The bottle came to me, bobbing up and down on the waves. It was greenish, tiny and mysterious.
It was as big as a thick pen cover. It looked like those bottles you see in movies of pirates, which carry a map to a hidden treasure chest. But this was different. It looked a little different — mysterious. As it moved closer to me, I had a sudden desire to pick it up. Hesitantly, I reached out to it. My hand touched the neck of the bottle. I regretted it the moment I gripped the tiny thing.
What was I thinking?
It was a Sunday afternoon, during school holidays. The sky was bright, the sun was shining and the weather fit my mood perfectly. My family and I had gone to the beach with my Aunt Elizabeth. My brother, Nicholas, needed to go to the toilet. My sister, Nimeesha, volunteered to go with him, and my mother took them. I was left alone with the other children who were running and playing. I waded into the sea to play among the waves. As I did so, a blinding flash lit up the sky, and that was when I saw the bottle making its way towards me.
As soon as I got hold of it, I took a closer look. There was a cork stuck in it, and there were marks engraved on the glass. Inside was a rotting piece of paper. The cork came out with a “POP!” and shook the paper out. With butterflies in my stomach, I unrolled the paper and read it. It read, ‘Meet me here’. Then, another paper rolled out. It was a map of the meeting place. It had a big cross on the house where we were staying. I did the natural thing: I dropped everything and ran to my house.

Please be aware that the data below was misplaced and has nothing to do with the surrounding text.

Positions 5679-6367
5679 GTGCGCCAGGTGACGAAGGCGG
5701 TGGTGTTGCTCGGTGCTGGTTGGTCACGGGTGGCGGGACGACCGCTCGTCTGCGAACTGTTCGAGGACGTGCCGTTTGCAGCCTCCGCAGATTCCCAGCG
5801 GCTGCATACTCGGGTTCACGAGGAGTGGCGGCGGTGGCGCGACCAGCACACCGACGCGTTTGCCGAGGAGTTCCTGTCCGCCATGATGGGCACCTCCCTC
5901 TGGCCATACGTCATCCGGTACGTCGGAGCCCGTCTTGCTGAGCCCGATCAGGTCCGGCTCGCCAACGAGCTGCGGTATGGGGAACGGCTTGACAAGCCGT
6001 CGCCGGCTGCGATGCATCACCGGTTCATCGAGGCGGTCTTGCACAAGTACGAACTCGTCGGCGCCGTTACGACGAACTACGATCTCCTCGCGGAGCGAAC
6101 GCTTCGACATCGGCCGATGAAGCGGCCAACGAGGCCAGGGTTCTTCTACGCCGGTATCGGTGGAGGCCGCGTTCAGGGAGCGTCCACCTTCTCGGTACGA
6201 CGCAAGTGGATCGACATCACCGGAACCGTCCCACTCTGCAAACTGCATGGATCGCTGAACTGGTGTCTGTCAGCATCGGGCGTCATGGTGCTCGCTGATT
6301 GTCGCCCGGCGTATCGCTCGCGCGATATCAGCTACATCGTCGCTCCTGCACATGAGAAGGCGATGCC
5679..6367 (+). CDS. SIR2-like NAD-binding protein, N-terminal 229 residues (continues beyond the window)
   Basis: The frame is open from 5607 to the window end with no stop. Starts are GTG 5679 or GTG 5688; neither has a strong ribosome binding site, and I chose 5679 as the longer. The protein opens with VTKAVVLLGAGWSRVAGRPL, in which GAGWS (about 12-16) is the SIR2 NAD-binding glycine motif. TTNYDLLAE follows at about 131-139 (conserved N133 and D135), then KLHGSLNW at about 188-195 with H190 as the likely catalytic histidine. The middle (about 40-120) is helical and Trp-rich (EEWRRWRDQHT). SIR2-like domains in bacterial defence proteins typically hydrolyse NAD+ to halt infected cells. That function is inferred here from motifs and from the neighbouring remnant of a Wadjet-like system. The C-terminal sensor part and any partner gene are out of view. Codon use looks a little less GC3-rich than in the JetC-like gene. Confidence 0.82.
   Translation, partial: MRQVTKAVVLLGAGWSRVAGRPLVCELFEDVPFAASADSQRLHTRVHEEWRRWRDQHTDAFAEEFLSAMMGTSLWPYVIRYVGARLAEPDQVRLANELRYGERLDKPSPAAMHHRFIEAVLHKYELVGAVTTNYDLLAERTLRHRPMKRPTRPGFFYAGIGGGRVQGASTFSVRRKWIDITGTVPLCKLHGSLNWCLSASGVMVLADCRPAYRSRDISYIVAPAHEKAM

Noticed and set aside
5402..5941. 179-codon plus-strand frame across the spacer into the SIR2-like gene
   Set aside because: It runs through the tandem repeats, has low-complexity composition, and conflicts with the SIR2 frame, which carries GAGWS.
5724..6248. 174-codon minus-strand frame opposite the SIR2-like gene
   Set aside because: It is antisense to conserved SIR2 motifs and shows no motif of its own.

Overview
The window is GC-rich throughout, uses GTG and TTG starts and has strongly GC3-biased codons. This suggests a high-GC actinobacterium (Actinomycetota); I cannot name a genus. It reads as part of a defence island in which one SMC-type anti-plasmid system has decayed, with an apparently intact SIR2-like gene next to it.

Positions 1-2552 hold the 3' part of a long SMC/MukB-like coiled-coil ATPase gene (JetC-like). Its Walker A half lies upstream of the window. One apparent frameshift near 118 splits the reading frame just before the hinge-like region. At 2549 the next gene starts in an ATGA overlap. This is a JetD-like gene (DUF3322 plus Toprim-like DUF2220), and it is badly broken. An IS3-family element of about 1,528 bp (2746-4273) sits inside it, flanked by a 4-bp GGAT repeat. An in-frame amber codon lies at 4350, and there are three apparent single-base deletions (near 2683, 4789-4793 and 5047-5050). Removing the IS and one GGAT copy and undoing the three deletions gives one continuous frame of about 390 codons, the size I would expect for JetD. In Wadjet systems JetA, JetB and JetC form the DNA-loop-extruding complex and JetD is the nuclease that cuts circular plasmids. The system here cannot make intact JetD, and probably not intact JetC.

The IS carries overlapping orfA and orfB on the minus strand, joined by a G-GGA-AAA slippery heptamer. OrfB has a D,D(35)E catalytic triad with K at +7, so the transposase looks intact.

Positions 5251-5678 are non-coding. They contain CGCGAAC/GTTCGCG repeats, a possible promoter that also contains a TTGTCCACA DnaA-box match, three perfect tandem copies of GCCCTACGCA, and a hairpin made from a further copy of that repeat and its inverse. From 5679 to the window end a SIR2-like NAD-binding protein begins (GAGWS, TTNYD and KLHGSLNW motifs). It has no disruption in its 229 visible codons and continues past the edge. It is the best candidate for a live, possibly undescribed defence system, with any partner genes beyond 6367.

It was a tiring run. I took the shortcut, which was not really a shortcut for me. The path was full of thistles, brambles, sharp branches, thorns and dead leaves. I found I would have taken the same amount of time to reach my house if I had used the normal path. All I gained were scratches and bruises. But all that pain was forgotten when I found my family smiling at me. Then, Nicholas laughed. Anger was boiling up inside me. I felt as if I could just punch him. ‘Control, Nigel, control’, I told myself. Nicholas said, ‘I made the bottle. I wrote the note. I put the extra thistles, brambles, branches and thorns on the shortcut route, but that didn’t slow you down. Oh, how gullible you are!’ My family roared with laughter. I was fuming!
I forgot about it over the next few days. Everything went back to normal. I started talking to my family again, even though I was still the laughing stock of the family.
By Nigel Chan Zhe How 12, Kuala Lumpur